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jhsu 03-17-2007 09:06 PM

Deleting and recovering files
 
Before you get rid of a computer, you're supposed to do more than just delete your files, because that means only deleting the references to them. From what I've read, you can only truly get rid of deleted files by overwriting them many, many times. (I've read a few articles that claimed that deletions in the ext3 format are secure but deletions in other formats, especially Windows formats, are not secure.)

So what software do you use to get rid of old files?

Is there any software that will wipe out deleted files but leave all other files alone?

And how do you verify that your wiped out files are truly unrecoverable? What software tools are used to find deleted files?

Mizzou_Engineer 03-17-2007 10:16 PM

Files can be recoverable after they're supposedly deleted because files are not truly deleted until they are overwritten with new data. On a big hard drive, that may take a while. Note that reformatting a drive does not necessarily delete the magnetic 1s and 0s pattern for the data- just all references to it in the file system. Here's how to securely delete ALL files on an old hard drive so that they are not recoverable.

1. Get a Linux live CD, boot computer from it.
2. Find the device node where the hard drive is that you want to delete. For an IDE hard drive, this is probably /dev/hda and a serial ATA drive would be /dev/sda. If you have questions as to which one yours is, feel free to ask later.
3. Open a terminal on the live CD desktop and type in the following with no quotes:

shred -n 2 -z -v /dev/hda

Replace /dev/hda with the actual hard drive device node. This writes random junk over the entire hard drive twice (-n 2) and then writes zeros over the entire hard drive (-z) and tells you the progress (-v.) This will render the hard drive completely blank and any data is unrecoverable.

If you just want to overwrite certain files on your hard drive, that is MUCH harder. Your best bet is to delete the files, make an image of the hard drive using dd or Ghost, then shred the hard drive like I said above, then replace the dd or Ghost image on the hard drive. Modern file systems make actually overwriting only a certain area extremely difficult, so the pitch, image, shred, reimage is about as good as you can do (and it does work, but is a lot of work.)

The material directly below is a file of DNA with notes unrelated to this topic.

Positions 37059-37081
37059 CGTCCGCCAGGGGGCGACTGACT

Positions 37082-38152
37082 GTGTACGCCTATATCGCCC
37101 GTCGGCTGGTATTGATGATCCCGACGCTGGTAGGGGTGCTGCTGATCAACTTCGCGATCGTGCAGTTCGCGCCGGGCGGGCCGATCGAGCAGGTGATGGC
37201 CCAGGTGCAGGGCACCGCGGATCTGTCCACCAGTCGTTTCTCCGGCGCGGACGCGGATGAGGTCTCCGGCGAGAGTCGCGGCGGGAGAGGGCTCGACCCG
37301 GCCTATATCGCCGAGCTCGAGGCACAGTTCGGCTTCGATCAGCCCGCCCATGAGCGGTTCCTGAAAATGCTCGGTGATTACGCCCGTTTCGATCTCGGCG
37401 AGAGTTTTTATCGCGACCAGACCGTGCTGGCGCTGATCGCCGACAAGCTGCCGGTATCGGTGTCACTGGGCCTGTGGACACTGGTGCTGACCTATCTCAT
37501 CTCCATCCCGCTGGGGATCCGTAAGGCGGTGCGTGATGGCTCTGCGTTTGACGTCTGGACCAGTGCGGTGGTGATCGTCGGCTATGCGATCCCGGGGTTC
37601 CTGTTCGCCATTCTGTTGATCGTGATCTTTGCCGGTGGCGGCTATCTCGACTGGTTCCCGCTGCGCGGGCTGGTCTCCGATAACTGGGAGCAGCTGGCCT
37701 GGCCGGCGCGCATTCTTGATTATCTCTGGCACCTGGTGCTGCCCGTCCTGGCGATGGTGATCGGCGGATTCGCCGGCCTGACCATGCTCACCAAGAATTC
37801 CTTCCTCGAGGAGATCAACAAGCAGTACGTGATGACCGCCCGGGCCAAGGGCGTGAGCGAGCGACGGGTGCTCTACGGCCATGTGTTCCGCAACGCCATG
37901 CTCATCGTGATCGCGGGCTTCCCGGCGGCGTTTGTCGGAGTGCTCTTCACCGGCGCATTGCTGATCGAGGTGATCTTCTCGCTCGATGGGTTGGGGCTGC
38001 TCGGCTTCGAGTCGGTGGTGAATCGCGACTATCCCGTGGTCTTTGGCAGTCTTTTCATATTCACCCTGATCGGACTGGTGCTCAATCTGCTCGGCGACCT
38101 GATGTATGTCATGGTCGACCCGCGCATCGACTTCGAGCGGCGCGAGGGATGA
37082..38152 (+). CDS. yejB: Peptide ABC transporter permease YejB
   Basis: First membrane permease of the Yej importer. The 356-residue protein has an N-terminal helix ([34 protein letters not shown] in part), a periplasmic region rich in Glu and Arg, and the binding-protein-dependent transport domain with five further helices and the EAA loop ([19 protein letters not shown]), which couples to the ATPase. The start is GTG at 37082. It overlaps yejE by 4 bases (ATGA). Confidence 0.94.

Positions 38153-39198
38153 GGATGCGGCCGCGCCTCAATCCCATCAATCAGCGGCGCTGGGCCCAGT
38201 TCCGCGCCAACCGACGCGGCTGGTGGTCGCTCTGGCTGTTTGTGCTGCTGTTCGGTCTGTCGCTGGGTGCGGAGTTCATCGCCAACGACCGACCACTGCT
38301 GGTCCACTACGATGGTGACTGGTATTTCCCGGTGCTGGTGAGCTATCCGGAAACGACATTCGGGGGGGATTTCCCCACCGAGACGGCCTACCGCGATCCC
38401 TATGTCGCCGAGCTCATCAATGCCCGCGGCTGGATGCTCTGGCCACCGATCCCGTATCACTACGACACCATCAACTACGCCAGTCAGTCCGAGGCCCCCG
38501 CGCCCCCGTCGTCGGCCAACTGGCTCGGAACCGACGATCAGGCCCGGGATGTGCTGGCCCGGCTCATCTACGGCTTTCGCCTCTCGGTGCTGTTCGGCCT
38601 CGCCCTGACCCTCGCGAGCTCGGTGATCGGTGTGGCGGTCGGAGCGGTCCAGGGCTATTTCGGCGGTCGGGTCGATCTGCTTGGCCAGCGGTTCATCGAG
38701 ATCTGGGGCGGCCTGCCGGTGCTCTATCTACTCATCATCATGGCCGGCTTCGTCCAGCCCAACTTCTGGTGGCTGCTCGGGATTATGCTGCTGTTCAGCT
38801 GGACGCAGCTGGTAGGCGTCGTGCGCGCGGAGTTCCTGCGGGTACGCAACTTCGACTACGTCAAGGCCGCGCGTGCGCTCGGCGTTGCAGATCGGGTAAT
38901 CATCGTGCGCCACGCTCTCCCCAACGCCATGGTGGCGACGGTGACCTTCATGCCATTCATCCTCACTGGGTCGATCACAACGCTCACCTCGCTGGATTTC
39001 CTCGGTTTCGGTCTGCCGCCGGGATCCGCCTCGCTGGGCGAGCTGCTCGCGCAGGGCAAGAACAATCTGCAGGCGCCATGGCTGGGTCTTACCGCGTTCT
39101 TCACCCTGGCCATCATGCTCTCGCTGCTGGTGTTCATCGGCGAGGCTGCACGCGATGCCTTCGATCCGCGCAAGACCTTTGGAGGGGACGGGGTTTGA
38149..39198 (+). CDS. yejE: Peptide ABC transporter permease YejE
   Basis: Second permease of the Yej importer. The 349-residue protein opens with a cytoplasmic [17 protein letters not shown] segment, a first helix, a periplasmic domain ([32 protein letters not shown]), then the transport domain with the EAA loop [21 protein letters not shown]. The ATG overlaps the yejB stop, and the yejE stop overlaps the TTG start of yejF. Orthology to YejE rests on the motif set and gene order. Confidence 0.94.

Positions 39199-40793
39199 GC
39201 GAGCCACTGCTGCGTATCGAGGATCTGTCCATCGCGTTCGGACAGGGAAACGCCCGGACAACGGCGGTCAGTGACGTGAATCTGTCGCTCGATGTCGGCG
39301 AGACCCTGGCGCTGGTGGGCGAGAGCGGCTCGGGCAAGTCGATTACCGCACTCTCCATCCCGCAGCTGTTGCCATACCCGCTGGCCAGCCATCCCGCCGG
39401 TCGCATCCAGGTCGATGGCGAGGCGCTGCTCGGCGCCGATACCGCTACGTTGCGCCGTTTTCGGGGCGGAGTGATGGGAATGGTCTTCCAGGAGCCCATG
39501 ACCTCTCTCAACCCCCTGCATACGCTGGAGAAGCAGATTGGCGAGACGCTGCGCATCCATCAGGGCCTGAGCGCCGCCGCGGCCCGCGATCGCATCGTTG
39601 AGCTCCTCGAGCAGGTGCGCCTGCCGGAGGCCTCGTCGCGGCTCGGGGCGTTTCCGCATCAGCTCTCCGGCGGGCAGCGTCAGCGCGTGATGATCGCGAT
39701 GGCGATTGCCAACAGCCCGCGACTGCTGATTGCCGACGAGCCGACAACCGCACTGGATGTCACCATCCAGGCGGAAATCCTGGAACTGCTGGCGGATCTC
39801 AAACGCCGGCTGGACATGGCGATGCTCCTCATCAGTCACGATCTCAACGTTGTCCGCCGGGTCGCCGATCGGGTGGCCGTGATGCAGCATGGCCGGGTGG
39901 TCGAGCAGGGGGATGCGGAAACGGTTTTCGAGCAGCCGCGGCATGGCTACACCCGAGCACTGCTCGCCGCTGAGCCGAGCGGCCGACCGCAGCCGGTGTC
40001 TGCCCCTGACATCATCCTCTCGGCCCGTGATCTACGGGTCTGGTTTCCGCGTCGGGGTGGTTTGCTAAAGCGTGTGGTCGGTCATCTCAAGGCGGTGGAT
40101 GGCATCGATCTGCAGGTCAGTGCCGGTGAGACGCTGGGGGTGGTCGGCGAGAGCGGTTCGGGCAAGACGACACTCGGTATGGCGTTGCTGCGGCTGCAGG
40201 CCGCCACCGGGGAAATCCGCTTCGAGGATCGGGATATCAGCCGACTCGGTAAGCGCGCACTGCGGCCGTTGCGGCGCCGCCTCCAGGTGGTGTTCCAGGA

You can verify if your data was successfully deleted by either getting your hands on some professional HDD forensics tools or by taking your drive to a drive data recovery specialist and seeing if they can recover it. If you did what I suggested correctly, they won't be able to see anything.

Electro 03-17-2007 11:27 PM

Quote:

So what software do you use to get rid of old files?
I just delete the files using rm.

Quote:

Is there any software that will wipe out deleted files but leave all other files alone?
To remove them with some security, write a script that notes the size of the file and use dd that includes /dev/urandom to write garbage to the file several times. Then delete the file.

The dd syntax that I would use.

dd if=/dev/urandom of=desire_file bs=size_of_desire_file count=1

This method does not take into count of how Linux filesystems saves data. Another way is encrypt the files with either pgp or gpg and then delete.

Quote:

how do you verify that your wiped out files are truly unrecoverable? What software tools are used to find deleted files?
Use foremost, testdisk, grep, hex viwers, and many others.

To secure yourself that the data is completely gone for good, look up Darik's Boot and Nuke.

I recommend do not use dd to put an image onto a hard drive. Each hard drive has different geometries even if they are the same capacity. Use Ghost for Linux.

You can use hardware encryption that attaches between the controller and the hard drive. Any dummy you give your hard drive to will not be able to read your data. Though a smart and patient user can probably decrypt the data.

syg00 03-18-2007 03:13 AM

Quote:

Originally Posted by jhsu
Is there any software that will wipe out deleted files but leave all other files alone?

Not that I'm aware of.
As per others suggestions,when I need to be sure, I trash everything. I've never needed to sell a working O/S, but if I did it'd be Linux, and it'd be reloaded after I had wiped the entire system.


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